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STAGE REVIEW : Time Springs Agatha Christie's 'Mousetrap'


WESTMINSTER — Next to "Twin Peaks," David Lynch's weird, funny and invigorating retooling of the murder mystery, Agatha Christie's "The Mousetrap" would look like a house cat standing alongside a drunken leopard with purple spots.

OK, maybe that's a little strong. And it's probably not fair comparing a play that opened nearly four decades ago to a television series designed to kick off the '90s. That doesn't change the fact, though, that to a contemporary audience, "The Mousetrap" is likely to seem antique and predictable.

What about venerability? Can't "The Mousetrap," now at Westminster Community Theatre, be enjoyed as a classic, an example of Christie's craftsmanship and period-perfect plotting and characters?

Maybe, by Christie die-hards at least. But others probably will find it rather quaint. Despite its popularity--"The Mousetrap" remains the longest-running drama in London, the touristy stage equivalent of Big Ben--the whodunit isn't even representative of Christie's best work. Stick with the novels for that.

The plot is as musty as the Gothic mansion in which it is set: While a snowstorm gets nasty outside, a collage of peculiar people gathers at Monkswell Manor for the night. Eyebrows raise, and sidelong looks abound. The radio crackles with bad news about a deranged killer. He's among them, of course, and he wants revenge. Bodies are soon to fall.

The play's best aspect is its eccentric characters, and director Jeanne Sanner employs them as best she can. Pumping up their as-written oddness to comic proportions, she has come up with a vaguely out-of-kilter, fairly amusing first act that almost overcomes the play's deficiencies.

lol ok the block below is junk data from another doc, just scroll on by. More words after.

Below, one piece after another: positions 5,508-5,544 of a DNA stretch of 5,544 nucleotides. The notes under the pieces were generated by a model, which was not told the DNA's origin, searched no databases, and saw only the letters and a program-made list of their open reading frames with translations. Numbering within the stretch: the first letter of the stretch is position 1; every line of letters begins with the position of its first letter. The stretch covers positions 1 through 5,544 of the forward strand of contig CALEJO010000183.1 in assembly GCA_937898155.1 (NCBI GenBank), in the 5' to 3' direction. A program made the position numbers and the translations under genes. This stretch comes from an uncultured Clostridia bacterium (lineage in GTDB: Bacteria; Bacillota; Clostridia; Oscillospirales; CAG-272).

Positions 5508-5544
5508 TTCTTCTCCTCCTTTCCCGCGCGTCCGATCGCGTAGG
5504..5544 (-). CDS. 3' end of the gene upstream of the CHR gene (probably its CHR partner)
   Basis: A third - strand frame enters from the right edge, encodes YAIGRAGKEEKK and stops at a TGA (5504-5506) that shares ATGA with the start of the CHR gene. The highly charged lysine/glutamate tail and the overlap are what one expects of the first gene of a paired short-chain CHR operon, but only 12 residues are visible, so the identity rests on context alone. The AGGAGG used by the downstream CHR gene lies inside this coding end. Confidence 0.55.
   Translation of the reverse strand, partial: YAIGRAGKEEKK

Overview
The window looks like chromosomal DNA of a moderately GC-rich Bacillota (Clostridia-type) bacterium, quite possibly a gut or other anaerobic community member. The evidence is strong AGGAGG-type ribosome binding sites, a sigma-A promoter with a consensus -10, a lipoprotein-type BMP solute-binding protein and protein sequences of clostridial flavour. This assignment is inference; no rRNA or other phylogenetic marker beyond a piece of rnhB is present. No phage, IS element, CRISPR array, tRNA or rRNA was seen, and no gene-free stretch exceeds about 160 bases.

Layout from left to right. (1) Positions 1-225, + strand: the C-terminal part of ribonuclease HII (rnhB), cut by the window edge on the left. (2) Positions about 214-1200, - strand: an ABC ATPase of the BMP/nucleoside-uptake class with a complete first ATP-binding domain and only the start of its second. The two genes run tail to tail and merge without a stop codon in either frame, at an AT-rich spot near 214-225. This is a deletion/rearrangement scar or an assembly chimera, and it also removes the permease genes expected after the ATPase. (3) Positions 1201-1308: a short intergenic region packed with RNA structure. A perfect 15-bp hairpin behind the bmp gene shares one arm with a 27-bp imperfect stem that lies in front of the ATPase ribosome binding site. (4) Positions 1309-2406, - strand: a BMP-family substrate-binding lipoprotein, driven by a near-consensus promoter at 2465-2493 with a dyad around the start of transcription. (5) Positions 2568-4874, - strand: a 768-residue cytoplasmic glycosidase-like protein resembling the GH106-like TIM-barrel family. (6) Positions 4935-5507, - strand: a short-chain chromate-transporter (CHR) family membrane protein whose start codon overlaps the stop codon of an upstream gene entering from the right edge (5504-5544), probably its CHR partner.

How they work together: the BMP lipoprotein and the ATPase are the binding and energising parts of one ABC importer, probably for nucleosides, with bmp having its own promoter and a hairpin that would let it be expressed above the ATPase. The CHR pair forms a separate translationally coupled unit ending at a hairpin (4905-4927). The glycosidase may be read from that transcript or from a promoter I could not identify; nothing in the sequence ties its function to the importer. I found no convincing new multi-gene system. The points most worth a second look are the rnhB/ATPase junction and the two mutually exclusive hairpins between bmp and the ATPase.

But "The Mousetrap" has thuddingly dull patches where nothing much happens, and the time is filled by unrevealing talk and opaque red herrings. By the second act, this whodunit is barely moving along. Even the sometimes sophisticated wit of Christie's dialogue can't maintain the momentum.

The cast tries gamely. Jim Hannah's swishy fop of an architect, Christopher Wren, is all fluttery mannerisms and shrieking syllables. Cliched, it nonetheless succeeds in eliciting laughs. A more interesting character is the cynical and shadowy Miss Casewell (Danielle Desmond).

The Ralstons, the young, somewhat blank-brained owners of the mansion, are played with baffled good-humor by JoAnne K. Binkley and Michael O'Brien Jr. The ominous Sgt. Trotter is given a decent reading by Eric F. Chandler, though he does get a tad wiggy at the end.


A Westminster Community Theatre production of Agatha Christie's mystery. Directed by Jeanne Sanner. With JoAnne K. Binkley, Eric F. Chandler, Michael Scott Davies, Danielle Desmond, Jim Hannah, Liz Moore, Michael O'Brien Jr. and Edward J. Steneck. Set by Bronson. Lighting by Chuck Benton. Sound by Jenny Porter. Plays Fridays and Saturdays at 8 p.m. through June 9, with a 2 p.m. matinee Sunday, at 7272 Maple St., Westminster. Tickets: $5 to $7. (714) 995-4113.

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